Verifying Product and Firm Compliance with U.S. Requirements Through the Supply Chain and Product Life Cycle. Once an importer understands the product and the standards and requirements applicable to it, appropriate measures must be established to verify its compliance with those standards and requirements. The draft guidance provides fairly detailed recommendations on ways in which importers can control, monitor, and verify product and producer compliance prior to arrival of a product in the U.S., during entry of the product into the U.S., and while the product is in U.S. distribution. The recommendations include obtaining written compliance guarantees from suppliers, periodically conducting on-site inspections or paper audits of foreign firms (potentially using independent third parties), and addressing post-importation safety measures such as complaint evaluation, product traceability, quarantine, and recall procedures. Many of these recommendations affect importers' contractual relationships with foreign firms.
Taking Corrective and Preventive Action When the Imported Product or Firm Is Not Compliant With U.S. Requirements. The draft guidance suggests that importers establish written procedures for developing corrective and preventive action plans that identify the root cause of the non-compliance, require corrective measures that may include re-working, destroying, or exporting a violative product, and require preventive measures such as working with non-compliant firms to meet U.S. requirements or ceasing to do business with them.
The draft guidance sets forth high-level principles applicable across the range of imported products generally. It does not provide targeted guidance for individual product types. While the draft states that government agencies may issue more specific guidance directed at the products they regulate, such category-specific guidance will take time to develop. In the meantime, importers are left with the challenge of developing their own import practices appropriate to their particular circumstances. The nature and extent of appropriate import practices will vary in relation to the hazards posed by different product types and the size and scope of the importing company.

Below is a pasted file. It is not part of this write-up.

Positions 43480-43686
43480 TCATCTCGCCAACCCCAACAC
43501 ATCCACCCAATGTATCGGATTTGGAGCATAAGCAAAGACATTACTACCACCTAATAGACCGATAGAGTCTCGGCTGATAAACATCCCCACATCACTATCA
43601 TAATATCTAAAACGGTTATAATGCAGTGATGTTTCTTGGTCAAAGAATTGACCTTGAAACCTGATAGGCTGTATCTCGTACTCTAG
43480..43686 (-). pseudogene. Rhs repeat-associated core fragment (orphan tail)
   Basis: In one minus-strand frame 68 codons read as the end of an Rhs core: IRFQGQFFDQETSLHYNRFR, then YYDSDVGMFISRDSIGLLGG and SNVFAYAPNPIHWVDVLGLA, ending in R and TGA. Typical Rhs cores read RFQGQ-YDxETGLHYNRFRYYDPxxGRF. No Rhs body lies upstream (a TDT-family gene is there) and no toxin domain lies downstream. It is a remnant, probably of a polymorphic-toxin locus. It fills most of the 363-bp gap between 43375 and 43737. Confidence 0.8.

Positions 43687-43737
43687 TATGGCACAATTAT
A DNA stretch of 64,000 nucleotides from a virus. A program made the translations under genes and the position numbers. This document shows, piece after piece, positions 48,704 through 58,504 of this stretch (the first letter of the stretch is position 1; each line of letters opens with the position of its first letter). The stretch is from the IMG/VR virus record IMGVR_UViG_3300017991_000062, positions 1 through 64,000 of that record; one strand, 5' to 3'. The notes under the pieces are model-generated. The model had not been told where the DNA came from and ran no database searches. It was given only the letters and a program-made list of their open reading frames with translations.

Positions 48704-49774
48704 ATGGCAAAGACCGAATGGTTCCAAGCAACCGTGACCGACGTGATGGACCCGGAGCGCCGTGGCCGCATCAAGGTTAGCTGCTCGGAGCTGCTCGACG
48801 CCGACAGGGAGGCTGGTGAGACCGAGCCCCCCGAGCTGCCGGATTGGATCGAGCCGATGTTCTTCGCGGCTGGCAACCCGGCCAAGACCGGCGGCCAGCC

The draft guidance includes numerous statements about importers' responsibilities to assure that foreign firms throughout the product supply chain comply with U.S. law. In light of the tendency of non-binding guidance documents to become de facto standards of care for product liability, contractual liability, and regulatory or even criminal liability purposes, importers should evaluate their practices in light of the recommendation of the draft guidance.
If you have questions about the draft guidance or issues relating to import safety generally, please contact one of our attorneys listed on this page or your regular Ropes & Gray legal advisor.
1 President Bush established the Interagency Working Group on Import Safety through Executive Order 13439 (July 18, 2007). In addition to HHS, the other agencies on the working group are the Department of Agriculture, Department of Commerce, Department of Homeland Security, Department of Transportation, Consumer Product Safety Commission, Environmental Protection Agency, and the Office of the United States Trade Representative.